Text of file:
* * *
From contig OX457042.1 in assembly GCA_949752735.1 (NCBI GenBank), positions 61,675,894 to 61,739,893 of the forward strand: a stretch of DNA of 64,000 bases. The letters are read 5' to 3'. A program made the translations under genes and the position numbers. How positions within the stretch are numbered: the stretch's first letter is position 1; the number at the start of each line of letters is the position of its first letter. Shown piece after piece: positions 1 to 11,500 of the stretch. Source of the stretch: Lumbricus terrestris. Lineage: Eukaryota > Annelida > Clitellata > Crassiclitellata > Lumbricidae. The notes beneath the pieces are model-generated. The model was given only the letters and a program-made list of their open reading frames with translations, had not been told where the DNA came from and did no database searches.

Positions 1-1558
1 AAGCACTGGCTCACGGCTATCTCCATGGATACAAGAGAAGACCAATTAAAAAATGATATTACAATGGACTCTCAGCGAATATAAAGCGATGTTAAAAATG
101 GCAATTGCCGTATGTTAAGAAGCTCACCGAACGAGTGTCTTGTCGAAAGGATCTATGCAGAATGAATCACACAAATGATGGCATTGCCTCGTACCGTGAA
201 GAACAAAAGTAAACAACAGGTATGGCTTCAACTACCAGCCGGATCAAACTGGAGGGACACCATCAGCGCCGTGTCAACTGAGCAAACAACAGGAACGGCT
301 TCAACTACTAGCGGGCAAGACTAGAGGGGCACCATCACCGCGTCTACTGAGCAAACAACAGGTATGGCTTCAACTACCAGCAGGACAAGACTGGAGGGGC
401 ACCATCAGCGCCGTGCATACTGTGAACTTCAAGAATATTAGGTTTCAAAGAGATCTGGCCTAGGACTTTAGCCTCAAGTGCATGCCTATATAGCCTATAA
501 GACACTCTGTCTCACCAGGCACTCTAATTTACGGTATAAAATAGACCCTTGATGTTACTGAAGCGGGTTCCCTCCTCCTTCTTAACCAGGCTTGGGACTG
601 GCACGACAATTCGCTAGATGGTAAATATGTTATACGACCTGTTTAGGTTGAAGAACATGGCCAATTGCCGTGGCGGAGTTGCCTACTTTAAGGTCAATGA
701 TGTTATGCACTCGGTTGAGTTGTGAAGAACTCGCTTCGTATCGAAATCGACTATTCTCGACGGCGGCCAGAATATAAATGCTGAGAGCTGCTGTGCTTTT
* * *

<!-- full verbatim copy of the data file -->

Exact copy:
From contig OX457042.1 in assembly GCA_949752735.1 (NCBI GenBank), positions 61,675,894 to 61,739,893 of the forward strand: a stretch of DNA of 64,000 bases. The letters are read 5' to 3'. A program made the translations under genes and the position numbers. How positions within the stretch are numbered: the stretch's first letter is position 1; the number at the start of each line of letters is the position of its first letter. Shown piece after piece: positions 1 to 11,500 of the stretch. Source of the stretch: Lumbricus terrestris. Lineage: Eukaryota > Annelida > Clitellata > Crassiclitellata > Lumbricidae. The notes beneath the pieces are model-generated. The model was given only the letters and a program-made list of their open reading frames with translations, had not been told where the DNA came from and did no database searches.

Positions 1-1558
1 AAGCACTGGCTCACGGCTATCTCCATGGATACAAGAGAAGACCAATTAAAAAATGATATTACAATGGACTCTCAGCGAATATAAAGCGATGTTAAAAATG
101 GCAATTGCCGTATGTTAAGAAGCTCACCGAACGAGTGTCTTGTCGAAAGGATCTATGCAGAATGAATCACACAAATGATGGCATTGCCTCGTACCGTGAA
201 GAACAAAAGTAAACAACAGGTATGGCTTCAACTACCAGCCGGATCAAACTGGAGGGACACCATCAGCGCCGTGTCAACTGAGCAAACAACAGGAACGGCT
301 TCAACTACTAGCGGGCAAGACTAGAGGGGCACCATCACCGCGTCTACTGAGCAAACAACAGGTATGGCTTCAACTACCAGCAGGACAAGACTGGAGGGGC
401 ACCATCAGCGCCGTGCATACTGTGAACTTCAAGAATATTAGGTTTCAAAGAGATCTGGCCTAGGACTTTAGCCTCAAGTGCATGCCTATATAGCCTATAA
501 GACACTCTGTCTCACCAGGCACTCTAATTTACGGTATAAAATAGACCCTTGATGTTACTGAAGCGGGTTCCCTCCTCCTTCTTAACCAGGCTTGGGACTG
601 GCACGACAATTCGCTAGATGGTAAATATGTTATACGACCTGTTTAGGTTGAAGAACATGGCCAATTGCCGTGGCGGAGTTGCCTACTTTAAGGTCAATGA
701 TGTTATGCACTCGGTTGAGTTGTGAAGAACTCGCTTCGTATCGAAATCGACTATTCTCGACGGCGGCCAGAATATAAATGCTGAGAGCTGCTGTGCTTTT